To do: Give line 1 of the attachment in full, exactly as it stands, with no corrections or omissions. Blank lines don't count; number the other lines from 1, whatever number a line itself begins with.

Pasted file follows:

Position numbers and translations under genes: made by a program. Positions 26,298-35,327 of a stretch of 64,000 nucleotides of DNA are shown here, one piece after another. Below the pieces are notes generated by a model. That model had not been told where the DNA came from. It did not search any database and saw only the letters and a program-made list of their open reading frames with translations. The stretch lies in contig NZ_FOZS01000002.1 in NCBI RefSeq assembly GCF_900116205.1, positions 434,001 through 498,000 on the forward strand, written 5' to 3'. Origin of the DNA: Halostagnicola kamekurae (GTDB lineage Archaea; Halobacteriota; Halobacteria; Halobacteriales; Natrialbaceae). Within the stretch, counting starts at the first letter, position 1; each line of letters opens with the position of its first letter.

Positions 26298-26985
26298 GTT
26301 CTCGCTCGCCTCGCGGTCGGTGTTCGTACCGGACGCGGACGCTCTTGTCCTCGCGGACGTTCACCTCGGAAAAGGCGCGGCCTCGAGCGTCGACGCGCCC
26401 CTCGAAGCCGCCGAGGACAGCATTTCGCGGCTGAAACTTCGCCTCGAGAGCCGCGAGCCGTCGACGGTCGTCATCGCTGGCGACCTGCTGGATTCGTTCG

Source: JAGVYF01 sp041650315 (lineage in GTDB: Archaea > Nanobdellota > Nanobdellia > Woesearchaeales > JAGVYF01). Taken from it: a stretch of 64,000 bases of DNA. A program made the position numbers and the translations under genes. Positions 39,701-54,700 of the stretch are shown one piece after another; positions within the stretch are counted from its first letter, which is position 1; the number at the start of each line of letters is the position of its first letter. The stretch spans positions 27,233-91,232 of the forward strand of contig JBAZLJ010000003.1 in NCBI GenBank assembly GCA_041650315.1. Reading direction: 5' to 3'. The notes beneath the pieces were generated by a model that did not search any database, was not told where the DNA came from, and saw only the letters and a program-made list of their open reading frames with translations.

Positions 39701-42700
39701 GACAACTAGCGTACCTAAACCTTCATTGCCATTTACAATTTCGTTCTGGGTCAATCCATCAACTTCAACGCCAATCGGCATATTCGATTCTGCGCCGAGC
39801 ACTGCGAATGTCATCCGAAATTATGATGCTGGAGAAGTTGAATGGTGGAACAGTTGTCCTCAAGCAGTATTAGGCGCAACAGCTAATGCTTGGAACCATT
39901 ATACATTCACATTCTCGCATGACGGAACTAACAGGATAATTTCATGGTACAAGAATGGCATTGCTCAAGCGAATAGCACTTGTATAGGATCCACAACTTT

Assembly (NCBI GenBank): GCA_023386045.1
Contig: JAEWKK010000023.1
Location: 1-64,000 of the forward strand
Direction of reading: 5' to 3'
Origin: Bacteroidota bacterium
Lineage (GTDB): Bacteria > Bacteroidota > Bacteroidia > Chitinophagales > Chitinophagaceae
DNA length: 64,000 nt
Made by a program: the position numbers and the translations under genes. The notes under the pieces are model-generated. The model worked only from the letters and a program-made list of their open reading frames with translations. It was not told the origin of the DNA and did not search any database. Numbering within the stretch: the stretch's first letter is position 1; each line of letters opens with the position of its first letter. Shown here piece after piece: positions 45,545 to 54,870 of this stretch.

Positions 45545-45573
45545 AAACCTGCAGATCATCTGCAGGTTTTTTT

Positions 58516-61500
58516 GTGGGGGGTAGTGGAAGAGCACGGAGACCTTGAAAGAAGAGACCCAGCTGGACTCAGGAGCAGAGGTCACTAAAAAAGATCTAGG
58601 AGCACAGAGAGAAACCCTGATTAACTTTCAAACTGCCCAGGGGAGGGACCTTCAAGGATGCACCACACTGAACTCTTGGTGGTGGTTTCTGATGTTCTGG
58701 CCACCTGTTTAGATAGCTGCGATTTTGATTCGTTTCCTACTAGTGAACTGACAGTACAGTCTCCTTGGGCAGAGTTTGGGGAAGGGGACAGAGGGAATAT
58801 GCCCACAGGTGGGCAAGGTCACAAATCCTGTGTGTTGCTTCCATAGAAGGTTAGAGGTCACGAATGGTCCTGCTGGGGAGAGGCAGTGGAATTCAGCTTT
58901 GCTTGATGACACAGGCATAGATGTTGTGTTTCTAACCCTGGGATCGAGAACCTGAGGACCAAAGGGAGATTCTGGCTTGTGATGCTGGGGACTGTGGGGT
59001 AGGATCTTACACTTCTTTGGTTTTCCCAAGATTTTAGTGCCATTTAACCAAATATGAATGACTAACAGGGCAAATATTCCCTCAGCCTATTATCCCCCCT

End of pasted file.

Position numbers and translations under genes: made by a program. Positions 26,298-35,327 of a stretch of 64,000 nucleotides of DNA are shown here, one piece after another. Below the pieces are notes generated by a model. That model had not been told where the DNA came from. It did not search any database and saw only the letters and a program-made list of their open reading frames with translations. The stretch lies in contig NZ_FOZS01000002.1 in NCBI RefSeq assembly GCF_900116205.1, positions 434,001 through 498,000 on the forward strand, written 5' to 3'. Origin of the DNA: Halostagnicola kamekurae (GTDB lineage Archaea; Halobacteriota; Halobacteria; Halobacteriales; Natrialbaceae). Within the stretch, counting starts at the first letter, position 1; each line of letters opens with the position of its first letter.